And ultimately – own up, watching ‘Round The Horne’ on stage can add a shared contact-high appreciation to the experience. Giving you the chance to see, for the first time since select studio-audience’s saw it first time around, how Horne and the gang performed the show in its heyday. This is actually how it must have been. ‘Kenneth Williams’ tends to steal the show. But then Kenneth Williams always stole the show anyway. This version comes to Leeds with a lot was riding on it and a reconfigured cast from the one that made ‘Revisited’s first London run such an odd success – but, if anything, they deliver more doppelganger-accurate performances that their West End counterparts. ‘What brings you down to these parts?’ ‘I’ve got a lousy agent’. Until there are moments when it’s almost possible to forget you’re not still at home, ear pressed to your Bacolite Bush. It’s a unique experience, an event, and unbridled fun en masse. In fact, I remember one episode in which J Peasmould Gruntfuttock applies for a job with the ‘stuffy and hide-bound’ BBC intent on bringing ‘the fresh clean wind of reality up your corridors of power’, only to be told ‘your work is obviously the product of a one-track degenerate childish mind.’ ‘I suppose that means you’re giving me the sack?’ he queries. ‘Oh good heavens no, you’re just the chap we need to write for ‘Round The Horne’!’ It’s almost possible to believe that almost, just possibly, it might really have happened something exactly like that. Fantabuloso...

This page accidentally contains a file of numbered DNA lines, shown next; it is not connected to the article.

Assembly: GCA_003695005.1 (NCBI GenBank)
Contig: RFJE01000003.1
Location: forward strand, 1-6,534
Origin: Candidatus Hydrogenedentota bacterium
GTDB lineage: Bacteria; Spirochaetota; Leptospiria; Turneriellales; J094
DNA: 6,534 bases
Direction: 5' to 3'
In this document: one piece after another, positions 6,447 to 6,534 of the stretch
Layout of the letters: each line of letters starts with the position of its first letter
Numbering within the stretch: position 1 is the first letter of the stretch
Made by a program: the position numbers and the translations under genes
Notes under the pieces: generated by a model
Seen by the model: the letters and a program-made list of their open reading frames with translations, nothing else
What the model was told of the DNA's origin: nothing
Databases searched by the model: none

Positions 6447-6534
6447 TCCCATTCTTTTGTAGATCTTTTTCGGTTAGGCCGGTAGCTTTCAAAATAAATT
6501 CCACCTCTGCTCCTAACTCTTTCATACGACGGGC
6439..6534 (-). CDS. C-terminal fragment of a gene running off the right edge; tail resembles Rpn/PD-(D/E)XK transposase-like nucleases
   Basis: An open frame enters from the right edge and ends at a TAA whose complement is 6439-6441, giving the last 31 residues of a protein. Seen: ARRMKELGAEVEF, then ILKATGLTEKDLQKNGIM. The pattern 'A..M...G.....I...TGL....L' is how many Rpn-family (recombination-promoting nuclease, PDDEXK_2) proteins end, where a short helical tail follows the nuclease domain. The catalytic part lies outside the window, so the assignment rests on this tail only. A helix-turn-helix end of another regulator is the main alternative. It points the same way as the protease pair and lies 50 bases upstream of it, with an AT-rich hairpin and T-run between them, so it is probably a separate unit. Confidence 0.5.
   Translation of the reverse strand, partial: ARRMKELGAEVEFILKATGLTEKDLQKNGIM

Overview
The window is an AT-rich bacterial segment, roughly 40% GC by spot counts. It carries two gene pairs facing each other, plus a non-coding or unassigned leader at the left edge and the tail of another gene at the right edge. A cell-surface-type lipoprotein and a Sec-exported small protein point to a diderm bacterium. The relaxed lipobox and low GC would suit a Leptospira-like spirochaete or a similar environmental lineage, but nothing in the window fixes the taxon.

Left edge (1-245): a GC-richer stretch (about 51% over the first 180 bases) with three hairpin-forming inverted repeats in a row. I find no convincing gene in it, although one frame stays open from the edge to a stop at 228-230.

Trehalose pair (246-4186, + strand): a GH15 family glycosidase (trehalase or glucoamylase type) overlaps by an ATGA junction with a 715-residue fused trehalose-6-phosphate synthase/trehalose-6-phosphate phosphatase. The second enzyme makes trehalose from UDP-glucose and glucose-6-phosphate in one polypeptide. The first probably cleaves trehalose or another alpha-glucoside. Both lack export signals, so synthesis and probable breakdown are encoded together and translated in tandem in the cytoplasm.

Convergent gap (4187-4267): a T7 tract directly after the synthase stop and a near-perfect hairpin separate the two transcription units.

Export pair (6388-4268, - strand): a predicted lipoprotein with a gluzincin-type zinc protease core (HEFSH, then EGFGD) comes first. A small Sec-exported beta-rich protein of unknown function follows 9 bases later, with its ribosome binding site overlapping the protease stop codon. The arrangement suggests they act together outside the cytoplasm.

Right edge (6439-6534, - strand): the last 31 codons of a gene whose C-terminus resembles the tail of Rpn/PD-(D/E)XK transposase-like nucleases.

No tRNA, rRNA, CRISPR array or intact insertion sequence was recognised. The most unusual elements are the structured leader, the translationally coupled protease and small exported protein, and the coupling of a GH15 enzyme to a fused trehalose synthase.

‘wonders will never cease, but for the time being, 
‘Round The Horne’ will, so – till we meet again, 
from all of us, ALL OF US, cheerio…’


From Tuesday 1 July 1958 to 16 February 1964. Seven Seasons (108 episodes) 

From 7 March 1965 to 9 June 1968. Four Seasons (66 episodes) 
Complete Episode Guide: 

biography by Norman Hackforth 

 Excerpt published in: 
‘SELEXIO’ edited by Andy Robson 
(UK – September 2020)